“I think we’re pretty unique in our approach,” said Swrve CEO Hugh Reynolds in an interview with VentureBeat yesterday. The company’s technology focuses on acting proactively and making changes to apps as soon as possible, rather than the passive analytics of some competitors (including Apsalar, Flurry, Kontagent and Mixpanel).
Reynolds’ team has actually been working with Activision in the form of different companies over the past ten years. The two companies formed a similar licensing agreement back in 2002, when Reynolds was CEO of the game physics engine company Havok.
Activision recently announced that it would be staffing up internal mobile game capabilities, VP of mobile Greg Canessa told VentureBeat. The Swrve partnership is the latest sign that mobile is is something major publishers have to focus on.
Reynolds tells me that Swrve is now handling about a billion game events a day. With the Activision partnership, he expects that number to explode soon.
Swrve has raised $4.7 million in funding to date from SV Angel, Mantis Group, and Intel Capital. Among Swrve’s 20 customers are PlayFirst, XMG Studio, 5th Planet Games, and Breaktime Studios.
Photo: Dean Takahashi/VentureBeat
Huawei has its sights set on the US market. The Chinese manufacturer aims to be within the United States’ top 5 mobile phone companies within the three years. In order to reach that goal the company needs some impressive hardware — and marketing. The Huawei Ascend D Quad is a fine entry into the smartphone race and now, with the MediaPad 10 FHD, Huawei has a legitimate tablet as well.
The MediaPad 10 FHD packs a punch. Under the 10.1-inch 1920 x 1200 IPS display rests a quad-core CPU and 16-core GPU, which the company promises will provide “Smooth Game Experience”. The MediaPad’s back houses an 8MP camera and the tablet measures in at just 8.8mm thick. To top it all off, the tablet will ship with an LTE radio. No word on cost or availability just yet, but if priced right, this Android 4.0 tab could give the Galaxy Tab 10.1 and Asus Transformer line some serious competition.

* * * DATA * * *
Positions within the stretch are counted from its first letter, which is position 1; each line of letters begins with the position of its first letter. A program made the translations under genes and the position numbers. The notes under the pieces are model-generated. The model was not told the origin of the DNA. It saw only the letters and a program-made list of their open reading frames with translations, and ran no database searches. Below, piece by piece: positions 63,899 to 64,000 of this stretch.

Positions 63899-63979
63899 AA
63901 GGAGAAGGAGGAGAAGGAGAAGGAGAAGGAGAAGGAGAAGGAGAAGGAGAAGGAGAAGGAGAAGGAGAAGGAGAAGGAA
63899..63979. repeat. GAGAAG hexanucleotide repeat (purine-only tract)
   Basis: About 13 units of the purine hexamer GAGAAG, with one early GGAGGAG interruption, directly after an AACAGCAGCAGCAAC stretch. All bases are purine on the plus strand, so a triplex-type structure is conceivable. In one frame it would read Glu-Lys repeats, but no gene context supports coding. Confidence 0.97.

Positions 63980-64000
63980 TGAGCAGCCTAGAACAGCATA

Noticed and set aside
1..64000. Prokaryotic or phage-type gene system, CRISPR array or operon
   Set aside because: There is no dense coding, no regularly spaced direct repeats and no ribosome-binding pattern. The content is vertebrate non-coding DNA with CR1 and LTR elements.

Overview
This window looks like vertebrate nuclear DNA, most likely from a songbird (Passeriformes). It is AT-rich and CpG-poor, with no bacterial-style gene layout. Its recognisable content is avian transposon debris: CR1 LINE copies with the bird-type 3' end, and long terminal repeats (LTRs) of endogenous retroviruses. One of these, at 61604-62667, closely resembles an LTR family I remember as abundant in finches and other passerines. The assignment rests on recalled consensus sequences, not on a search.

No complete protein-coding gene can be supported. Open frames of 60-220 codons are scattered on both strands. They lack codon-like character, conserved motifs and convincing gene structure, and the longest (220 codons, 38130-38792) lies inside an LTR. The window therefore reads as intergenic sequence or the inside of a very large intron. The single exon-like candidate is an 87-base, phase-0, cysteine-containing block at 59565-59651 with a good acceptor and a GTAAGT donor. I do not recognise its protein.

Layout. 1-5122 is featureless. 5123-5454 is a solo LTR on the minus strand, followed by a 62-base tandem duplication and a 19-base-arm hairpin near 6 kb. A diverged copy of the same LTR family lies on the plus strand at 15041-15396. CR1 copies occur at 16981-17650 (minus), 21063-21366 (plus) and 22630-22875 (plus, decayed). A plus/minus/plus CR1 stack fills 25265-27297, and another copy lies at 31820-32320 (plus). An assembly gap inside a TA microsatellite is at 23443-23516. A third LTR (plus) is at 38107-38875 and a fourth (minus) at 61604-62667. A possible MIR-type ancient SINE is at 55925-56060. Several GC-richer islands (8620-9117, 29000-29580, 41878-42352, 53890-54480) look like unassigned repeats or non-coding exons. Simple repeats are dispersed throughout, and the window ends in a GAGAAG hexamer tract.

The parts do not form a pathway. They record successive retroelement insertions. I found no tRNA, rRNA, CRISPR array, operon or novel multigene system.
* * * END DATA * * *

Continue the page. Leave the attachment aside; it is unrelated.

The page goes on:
Notice anything weird about your email inbox? If you said there wasn’t as much spam lately that’s because researchers at FireEye and the venerable SpamHaus have essentially shut down the Grum botnet by marking and banning IP addresses. The botnet was responsible for 18% of the world’s spam and had lassoed 560,000 to 840,000 computers using a rootkit.
After FireEye and SpamHaus published the inner workings of Grum, public pressure soon forced Dutch ISPs to shut down a major network control hub that sent commands to about 120,000 separate IPs. Then a similar server was shut down in Panama, leaving only a working server in Russia. However, as the Panama server winked out, suddenly, the hunt for Grum became a cat and mouse game as new servers popped up in the Ukraine.
FireEye’s Atif Mushtaq wrote:
Although the Russian and Ukrainian servers are still running, the group reduced total spam output from 120,000+ IPs to 21,000, reducing the overall spam load. It’s not over yet, but it’s a dent in the overall feed.
Mushtaq closed with a message to the spammers: “Stop sending us spam. We don’t need your cheap Viagra or fake Rolex. Do something else, work in a Subway or McDonalds, or sell hotdogs, but don’t send us spam.”
“Keep on dreaming of a junk-free inbox,” he wrote.
LG introduceert haar eerste HD quad-core smartphone, de LG Optimus 4X HD
- Supersnel door de 1,5 GHz quad-core Nvidia Tegra 3 processor- Haarscherp, kleurecht door het 4,7 inch True HD IPS display- Ultra zuinig door de 2150 mAh batterij- Quick……
If at first you don’t succeed, try, try again.
Built specifically for Google Play consumption, the Nexus 7 tablet built by Asus seems to be Google’s answer to both the iPad and Kindle Fire. So how does it stack up and just how buttery smooth is Jelly Bean?
It’s nearly impossible to say after only a few minutes with the device, but on a superficial level, it’s pretty nice. With an IPS display the screen is vibrant with fairly decent viewing angles. HD videos look sharp. Speaker placement is a bit weird but audio quality sounds pretty good. The textured rear looks and feels high-end.
Jelly Bean is noticeably smoother and faster, including app launching. Due to the screen dimensions, I’m not really digging the magazine experience, though. The ability to go from the normal magazine layout to a text-only format is a nice feature akin to most every other read it later app iOS and Android users have grown accustomed to.
Social sharing between the Nexus 7 and Q for audio and video is seamless and works quite well.
But that’s it for now. I’ll have a more in-depth look at the Nexus 7 later today.
“The Black IPs” lol. I follow nerds on Twitter, so rather than just the latest pop stars and sports games, I was delighted to see a nerdy hashtag in my Trending Topics. It’s thanks to Twitter’s new Tailored Trends that launched on Tuesday and shows you personalized trends based on who you follow.